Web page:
No one who looked at the code has ever considered the programmers behind it "gods". The PostgreSQL developers for example have been complaining about it for years, including a major look at alternatives in 2011 because we hated the code's API and its license so much. However, that crappy API serves as a form of lock-in, making it harder to migrate to other libraries than it should be.
Card counting is a betting strategy that's mainly about when to play or not. Computing odds is not card counting, even though that sometimes involves counting the number of cards that satisfy some condition.
So set up a distro maintained by straight white males, for straight white males.
That site doesn't understand what card counting is. When you count cards, it changes how much you bet on a hand you haven't seen yet. You increase your bet (or enter the game altogether) only when the player odds are higher than normal.
Counting "outs", the number of cards in the desk that will improve your hand, is not what's called card counting in casino games.
People getting emotional isn't always an advantage for the computer; it's part of the complexity of playing against them. Some people will rampage where their aggressiveness ramps up after losing a hand due to luck (a bad beat). Some will bet less aggressively because they're stinging from the loss and worried about their stake. You can't just model the human opponent's patterns and expect them to be consistent.
RCG would offer him say 100:1 margin, so he'd make positions as large as $100 million, and if at any point his unrealized P&L grew to close to his $1 million they would call his position and he'd be busted out.
I'd like to live in this wonderful fantasy land where all positions can be closed out at any time with a controlled loss. I'm sure that would work out great even in the most crazy and obviously theoretical example, like maybe a flash crash where prices might even change faster than a complicated position valuation method could track.
The last time I got a margin call was after a gap up in an equities short position, so no opportunity to trade a controlled close at all. But it was fine--my bet shorting SCOX was guaranteed money, only question was how long until the stock went to $0.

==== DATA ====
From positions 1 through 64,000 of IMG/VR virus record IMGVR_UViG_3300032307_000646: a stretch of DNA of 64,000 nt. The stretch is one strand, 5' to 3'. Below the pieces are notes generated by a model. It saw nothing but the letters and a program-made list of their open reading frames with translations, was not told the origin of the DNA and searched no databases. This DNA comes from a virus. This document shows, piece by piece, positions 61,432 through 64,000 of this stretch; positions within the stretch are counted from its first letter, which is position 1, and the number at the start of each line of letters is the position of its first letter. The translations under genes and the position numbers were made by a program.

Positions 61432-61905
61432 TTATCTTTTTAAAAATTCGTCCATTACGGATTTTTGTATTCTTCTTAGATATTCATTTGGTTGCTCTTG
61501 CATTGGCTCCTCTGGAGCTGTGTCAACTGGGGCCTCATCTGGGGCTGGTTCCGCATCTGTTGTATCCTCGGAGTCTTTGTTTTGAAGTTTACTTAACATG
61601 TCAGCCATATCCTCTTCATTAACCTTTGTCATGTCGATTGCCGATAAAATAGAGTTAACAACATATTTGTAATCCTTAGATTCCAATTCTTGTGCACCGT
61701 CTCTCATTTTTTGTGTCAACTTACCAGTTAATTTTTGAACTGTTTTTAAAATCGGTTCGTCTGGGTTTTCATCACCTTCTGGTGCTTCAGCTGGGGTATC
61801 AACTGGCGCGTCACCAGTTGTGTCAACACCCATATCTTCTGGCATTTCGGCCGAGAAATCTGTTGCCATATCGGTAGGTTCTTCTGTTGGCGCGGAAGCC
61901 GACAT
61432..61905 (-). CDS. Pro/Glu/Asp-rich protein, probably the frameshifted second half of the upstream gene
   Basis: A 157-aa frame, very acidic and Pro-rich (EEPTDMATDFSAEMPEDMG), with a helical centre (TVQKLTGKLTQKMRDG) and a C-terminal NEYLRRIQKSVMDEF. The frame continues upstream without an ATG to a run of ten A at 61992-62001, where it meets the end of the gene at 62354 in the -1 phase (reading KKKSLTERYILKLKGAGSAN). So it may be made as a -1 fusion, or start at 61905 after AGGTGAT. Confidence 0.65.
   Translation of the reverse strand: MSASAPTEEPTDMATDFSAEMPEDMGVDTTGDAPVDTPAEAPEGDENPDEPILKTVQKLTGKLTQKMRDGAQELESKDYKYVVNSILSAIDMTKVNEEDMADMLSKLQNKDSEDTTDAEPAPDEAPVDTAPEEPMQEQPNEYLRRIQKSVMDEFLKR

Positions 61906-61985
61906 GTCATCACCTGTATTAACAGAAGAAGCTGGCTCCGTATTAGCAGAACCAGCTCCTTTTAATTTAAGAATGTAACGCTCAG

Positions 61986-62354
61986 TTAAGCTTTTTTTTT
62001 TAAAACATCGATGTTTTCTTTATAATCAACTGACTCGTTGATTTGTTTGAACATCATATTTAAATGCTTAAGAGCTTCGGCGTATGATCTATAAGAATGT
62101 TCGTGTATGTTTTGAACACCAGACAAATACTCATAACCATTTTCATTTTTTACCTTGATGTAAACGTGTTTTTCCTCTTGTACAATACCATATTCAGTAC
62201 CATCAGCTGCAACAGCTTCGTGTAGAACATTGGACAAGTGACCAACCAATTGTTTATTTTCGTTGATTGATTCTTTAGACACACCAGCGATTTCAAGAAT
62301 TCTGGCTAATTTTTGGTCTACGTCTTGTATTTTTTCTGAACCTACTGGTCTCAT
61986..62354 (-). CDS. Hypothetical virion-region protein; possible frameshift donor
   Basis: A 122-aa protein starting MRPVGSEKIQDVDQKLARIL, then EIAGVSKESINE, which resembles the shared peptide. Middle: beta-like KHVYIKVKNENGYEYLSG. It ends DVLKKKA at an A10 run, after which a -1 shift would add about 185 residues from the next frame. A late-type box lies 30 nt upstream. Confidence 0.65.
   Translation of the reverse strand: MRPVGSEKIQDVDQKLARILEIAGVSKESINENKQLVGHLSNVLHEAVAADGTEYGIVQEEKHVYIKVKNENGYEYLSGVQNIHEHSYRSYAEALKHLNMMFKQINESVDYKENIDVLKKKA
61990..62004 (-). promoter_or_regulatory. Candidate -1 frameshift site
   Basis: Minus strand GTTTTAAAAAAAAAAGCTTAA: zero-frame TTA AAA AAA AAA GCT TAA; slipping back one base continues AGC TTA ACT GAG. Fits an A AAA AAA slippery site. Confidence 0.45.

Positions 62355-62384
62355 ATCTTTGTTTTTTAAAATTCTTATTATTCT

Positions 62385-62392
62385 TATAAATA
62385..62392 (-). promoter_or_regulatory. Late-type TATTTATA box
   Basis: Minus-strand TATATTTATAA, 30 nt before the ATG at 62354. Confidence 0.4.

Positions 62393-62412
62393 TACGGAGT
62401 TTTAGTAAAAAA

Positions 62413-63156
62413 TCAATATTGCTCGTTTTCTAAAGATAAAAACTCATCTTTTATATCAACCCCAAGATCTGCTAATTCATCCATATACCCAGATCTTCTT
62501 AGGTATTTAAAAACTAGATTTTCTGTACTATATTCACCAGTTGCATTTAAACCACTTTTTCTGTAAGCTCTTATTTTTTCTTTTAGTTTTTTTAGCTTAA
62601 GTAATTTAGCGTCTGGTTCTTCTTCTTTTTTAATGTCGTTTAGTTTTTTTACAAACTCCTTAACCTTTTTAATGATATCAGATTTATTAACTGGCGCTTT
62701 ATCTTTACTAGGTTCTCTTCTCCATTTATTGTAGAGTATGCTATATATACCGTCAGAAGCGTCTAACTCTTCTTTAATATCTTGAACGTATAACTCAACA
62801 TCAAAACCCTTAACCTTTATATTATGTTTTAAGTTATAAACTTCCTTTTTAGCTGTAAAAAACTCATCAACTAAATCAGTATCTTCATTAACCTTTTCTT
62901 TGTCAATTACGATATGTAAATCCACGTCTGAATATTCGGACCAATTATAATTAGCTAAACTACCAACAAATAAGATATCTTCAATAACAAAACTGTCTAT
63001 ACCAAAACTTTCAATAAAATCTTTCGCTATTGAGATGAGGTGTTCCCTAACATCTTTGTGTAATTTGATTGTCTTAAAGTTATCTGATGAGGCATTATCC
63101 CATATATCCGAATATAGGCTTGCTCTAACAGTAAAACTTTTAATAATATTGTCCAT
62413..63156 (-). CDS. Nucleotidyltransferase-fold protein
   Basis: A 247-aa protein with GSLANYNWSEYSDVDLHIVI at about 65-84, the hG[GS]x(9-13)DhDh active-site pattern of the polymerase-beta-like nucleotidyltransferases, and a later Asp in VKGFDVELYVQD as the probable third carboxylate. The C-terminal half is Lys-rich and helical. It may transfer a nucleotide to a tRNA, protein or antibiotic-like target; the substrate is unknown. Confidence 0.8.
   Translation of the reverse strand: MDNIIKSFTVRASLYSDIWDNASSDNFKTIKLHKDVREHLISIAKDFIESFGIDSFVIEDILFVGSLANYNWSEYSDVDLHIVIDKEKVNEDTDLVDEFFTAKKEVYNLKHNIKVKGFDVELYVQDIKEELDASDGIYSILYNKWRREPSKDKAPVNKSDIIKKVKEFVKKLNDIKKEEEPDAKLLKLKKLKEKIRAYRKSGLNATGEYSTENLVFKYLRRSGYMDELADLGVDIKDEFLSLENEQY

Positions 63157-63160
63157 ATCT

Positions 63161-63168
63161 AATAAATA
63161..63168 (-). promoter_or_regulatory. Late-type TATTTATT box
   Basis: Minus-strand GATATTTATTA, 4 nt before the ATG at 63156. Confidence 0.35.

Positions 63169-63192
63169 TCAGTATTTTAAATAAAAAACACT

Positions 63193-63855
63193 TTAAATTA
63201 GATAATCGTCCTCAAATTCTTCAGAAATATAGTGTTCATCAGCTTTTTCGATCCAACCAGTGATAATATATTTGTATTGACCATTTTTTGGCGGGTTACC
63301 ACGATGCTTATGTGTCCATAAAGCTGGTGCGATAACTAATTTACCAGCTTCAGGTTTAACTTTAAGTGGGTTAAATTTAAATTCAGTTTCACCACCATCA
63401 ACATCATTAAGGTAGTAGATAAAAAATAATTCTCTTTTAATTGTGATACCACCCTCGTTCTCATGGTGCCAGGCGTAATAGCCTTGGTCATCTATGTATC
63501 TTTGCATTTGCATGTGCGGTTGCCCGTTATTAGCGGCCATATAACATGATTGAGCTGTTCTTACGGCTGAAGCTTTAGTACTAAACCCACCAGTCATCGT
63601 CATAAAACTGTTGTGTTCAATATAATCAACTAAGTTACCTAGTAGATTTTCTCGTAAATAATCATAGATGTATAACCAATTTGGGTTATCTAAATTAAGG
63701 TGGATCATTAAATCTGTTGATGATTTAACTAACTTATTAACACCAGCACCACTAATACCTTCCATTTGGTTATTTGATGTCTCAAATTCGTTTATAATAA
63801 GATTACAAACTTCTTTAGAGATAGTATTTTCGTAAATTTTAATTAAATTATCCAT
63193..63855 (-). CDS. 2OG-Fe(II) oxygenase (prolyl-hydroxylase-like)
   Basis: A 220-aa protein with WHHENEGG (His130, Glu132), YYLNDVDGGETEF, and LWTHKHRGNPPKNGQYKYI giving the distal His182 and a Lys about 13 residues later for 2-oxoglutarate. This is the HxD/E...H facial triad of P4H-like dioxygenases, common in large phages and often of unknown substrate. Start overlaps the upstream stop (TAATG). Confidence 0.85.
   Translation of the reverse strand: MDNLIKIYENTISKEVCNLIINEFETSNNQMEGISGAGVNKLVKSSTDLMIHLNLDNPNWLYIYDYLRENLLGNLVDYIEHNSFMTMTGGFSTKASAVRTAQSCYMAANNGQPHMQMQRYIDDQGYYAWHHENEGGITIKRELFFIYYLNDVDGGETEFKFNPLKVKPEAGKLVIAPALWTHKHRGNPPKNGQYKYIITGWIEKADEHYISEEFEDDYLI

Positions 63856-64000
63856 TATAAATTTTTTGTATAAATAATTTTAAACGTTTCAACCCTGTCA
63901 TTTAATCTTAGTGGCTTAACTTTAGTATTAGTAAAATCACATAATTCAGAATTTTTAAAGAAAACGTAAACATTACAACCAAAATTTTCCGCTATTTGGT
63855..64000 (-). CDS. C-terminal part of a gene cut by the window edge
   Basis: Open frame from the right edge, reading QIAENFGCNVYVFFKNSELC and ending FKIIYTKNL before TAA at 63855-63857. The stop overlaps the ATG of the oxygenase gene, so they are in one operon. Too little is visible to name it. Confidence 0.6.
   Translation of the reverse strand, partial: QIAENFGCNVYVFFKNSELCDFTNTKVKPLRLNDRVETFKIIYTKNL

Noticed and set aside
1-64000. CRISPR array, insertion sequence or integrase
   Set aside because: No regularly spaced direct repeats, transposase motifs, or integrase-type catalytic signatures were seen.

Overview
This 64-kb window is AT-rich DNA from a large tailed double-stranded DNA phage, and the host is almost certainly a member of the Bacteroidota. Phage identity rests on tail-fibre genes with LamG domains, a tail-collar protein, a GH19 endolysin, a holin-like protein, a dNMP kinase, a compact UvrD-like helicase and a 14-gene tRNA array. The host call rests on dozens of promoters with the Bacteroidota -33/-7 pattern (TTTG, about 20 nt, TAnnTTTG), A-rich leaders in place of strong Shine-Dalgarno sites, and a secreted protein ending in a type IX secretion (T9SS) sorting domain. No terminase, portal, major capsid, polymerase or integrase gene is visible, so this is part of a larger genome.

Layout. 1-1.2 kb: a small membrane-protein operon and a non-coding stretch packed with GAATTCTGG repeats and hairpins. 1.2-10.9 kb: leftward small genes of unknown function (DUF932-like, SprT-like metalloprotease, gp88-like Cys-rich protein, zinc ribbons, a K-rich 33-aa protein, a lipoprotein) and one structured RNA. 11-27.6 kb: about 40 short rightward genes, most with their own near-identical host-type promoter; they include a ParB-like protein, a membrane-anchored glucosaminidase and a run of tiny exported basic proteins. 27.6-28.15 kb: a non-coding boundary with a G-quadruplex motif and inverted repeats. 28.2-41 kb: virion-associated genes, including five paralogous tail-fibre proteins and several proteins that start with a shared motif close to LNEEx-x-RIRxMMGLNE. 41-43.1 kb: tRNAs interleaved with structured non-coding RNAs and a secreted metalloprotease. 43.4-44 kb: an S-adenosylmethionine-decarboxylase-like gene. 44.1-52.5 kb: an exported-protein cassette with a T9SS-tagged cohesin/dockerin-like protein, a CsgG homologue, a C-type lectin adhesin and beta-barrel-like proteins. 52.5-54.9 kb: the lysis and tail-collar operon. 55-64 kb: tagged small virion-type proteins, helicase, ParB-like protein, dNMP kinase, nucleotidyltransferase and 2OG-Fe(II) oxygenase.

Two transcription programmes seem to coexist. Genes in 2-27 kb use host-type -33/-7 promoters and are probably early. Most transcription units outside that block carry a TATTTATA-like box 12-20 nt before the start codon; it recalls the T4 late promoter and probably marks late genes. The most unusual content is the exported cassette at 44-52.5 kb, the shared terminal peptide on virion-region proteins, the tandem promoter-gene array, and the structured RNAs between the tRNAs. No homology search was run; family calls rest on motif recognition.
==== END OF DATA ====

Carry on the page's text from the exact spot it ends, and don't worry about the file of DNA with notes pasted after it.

And what if it turns out that the financial falsification was a rumor set off by a market manipulator to force the OP to execute his trade at an unfavorable price.
At a big firm, then they'd take that front running profit and put part of the proceeds toward lobbyists, campaign contributions, and the salaries of the former SEC officials who now work for them (after a few years of doing them favors). And then they'd budget for the hookers and blow. Sheesh, do you not know how Wall Street works at all?
There's a sampling bias issue if you fairly compare the site to a print encyclopedia. Encyclopedia editors have a job where they write about everything. On average, they'll have little personal connection to the articles they write. That's even part of the job description--the less biased you are, the more your writing will be judged as positive by that industry.
The universe of Wikipedia editors is self-selected. The people going to the trouble of editing.things is strongly correlated with people who have a personal interest in that subject. That's practically the recipe for getting more biased opinions than neutral ones.
If you can break something down into simple elements and that works out, the thing wasn't really complex after all. Claiming otherwise is fundamentally misunderstanding the concept of complexity.